Mark Zuckerberg refuses to come to the British Parliament and answers questions.
This week he seized himself The British Parliament, in the historical fear of many papers, hoped to give more clarity to the Cambridge Analytica scandal and in the long run to see what role Facebook played in the Brexita referendum. Nine countries voted in the UK's request that Facebook CEO Mark Zuckerberg should come to Parliament and answer questions. But Zuckerberg refuses, he does not think people who have been elected in those countries in whose markets Facebook makes a big part of their money is important.
Last week, the New York Times revealed that Facebook paid for a campaign where the company's critics were paired with a Jewish financier, George Soros, who became the target of global hate campaigns. In common language: Facebook used fake reports with anti-Semitic features to protect its own brand.
In a recent interview American technology journalist Kara Swishero, Philippine editor-in-chief Maria Ressa, told her how desperately she is trying to make Facebook react to all the hatreds, threats and lies that have spread – and how Facebook has failed to act. "Social media are being fertilized, causing a democratic collapse in the Philippines," Ressa said in an interview. The same thing she told me when I spoke to her in the spring.
Countries are now being discussed about more critical Internet and social media, as research and valuable gained experience are growing. But in Sweden the conversation is largely absent. I wonder why.
Sweden does not matter engineering countries. It is good for Swedes to attract new products, a high level of education, and trust in society and government. Swedish economic success is based on the ability to use new technologies, to see the world as its market, to say yes to new ones. From this global, technical talent and creative environment, successes such as Skype and Spotify will come. "Tech" is synonymous with progress and the future. In many other European countries there is another tradition, more skeptical, conservative or nationalist.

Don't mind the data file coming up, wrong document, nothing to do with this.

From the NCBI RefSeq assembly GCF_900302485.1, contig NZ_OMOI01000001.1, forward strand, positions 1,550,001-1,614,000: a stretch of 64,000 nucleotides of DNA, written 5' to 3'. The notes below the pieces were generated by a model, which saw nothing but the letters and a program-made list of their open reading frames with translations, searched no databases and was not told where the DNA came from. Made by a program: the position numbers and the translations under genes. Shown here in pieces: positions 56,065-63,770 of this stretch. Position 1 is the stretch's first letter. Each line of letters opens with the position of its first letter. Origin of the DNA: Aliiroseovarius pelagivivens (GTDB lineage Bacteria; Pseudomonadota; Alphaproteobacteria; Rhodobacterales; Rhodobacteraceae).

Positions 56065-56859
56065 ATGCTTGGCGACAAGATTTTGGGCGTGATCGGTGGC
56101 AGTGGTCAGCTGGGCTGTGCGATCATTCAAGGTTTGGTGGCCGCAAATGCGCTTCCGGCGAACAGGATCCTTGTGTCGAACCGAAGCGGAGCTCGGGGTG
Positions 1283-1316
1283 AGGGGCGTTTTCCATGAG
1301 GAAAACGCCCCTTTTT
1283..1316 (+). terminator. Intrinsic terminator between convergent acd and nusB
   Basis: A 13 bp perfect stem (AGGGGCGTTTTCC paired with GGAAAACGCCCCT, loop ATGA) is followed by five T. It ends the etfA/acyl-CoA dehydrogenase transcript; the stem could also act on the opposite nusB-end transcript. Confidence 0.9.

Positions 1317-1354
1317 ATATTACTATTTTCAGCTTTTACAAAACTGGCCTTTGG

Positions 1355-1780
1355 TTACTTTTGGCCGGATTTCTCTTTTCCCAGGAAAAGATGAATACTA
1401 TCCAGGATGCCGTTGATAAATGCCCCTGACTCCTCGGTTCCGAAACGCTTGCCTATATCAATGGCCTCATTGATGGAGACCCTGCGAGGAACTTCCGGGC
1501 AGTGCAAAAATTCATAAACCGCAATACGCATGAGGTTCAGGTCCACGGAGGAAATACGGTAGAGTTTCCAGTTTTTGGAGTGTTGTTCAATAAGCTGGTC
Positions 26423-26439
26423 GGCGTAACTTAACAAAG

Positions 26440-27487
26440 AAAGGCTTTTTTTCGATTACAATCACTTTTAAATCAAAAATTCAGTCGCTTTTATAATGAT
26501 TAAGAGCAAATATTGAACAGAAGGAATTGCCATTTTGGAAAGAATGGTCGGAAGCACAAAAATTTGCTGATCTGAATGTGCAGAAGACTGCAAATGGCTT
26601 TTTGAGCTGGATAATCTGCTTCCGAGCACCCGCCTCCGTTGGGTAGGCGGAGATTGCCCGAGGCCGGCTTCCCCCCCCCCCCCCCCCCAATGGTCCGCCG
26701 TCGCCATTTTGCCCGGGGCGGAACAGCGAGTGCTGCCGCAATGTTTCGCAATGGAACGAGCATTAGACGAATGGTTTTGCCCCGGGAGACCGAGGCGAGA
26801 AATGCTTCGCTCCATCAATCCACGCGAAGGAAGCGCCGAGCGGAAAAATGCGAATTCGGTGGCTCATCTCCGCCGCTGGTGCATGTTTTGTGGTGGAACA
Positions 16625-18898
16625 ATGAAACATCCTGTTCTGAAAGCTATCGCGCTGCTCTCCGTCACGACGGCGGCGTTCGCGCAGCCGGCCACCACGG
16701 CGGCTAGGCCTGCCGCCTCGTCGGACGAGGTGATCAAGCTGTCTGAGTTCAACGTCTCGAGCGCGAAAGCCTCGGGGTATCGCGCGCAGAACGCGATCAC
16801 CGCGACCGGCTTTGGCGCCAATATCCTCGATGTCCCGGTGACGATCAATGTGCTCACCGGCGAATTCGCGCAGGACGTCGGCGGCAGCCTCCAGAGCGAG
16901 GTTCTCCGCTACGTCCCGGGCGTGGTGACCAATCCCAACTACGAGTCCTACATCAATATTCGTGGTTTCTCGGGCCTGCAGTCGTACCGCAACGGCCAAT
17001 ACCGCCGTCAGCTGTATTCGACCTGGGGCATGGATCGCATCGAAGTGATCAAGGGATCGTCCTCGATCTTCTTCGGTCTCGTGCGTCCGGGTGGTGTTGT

The Swedish retention of the country is nice and good, but totally unnecessary when companies that have been upset ten years ago are global power players who are building computer monopolies and undermining democracy. When technological optimism disrupts naivety and creates shadows, it becomes dangerous.
In Sweden, for example, an important public service debate is about future funding and roles in the Swedish media environment. Politicians from all sides are involved in the debate, often based on good knowledge and thoughtful thinking. At the same time, the same politicians often seem to be uninterested, or at worst, unconscious of how Facebook influences the conditions of the Swedish media market. It's disturbing.
Right now they are an excellent US document "Facebook – Friend or Enemy" at SVT. It is a good basic course in some of the problems that we will have to deal with in the next few years.
"We do not think we have fully understood the deadly threat that Facebook poses to our societies, and no democracy can tolerate so much concentration of power as these are the robbers of our souls," Edward Luce, liberal writer, Financial Times, wrote today on Twitter.
It may sound difficult, but it is in the sense that many researchers, journalists and former employees of technology companies landed today. Democracy is at risk. It is time for Sweden to wake up.
That's why Facebook is in a crisis 00:39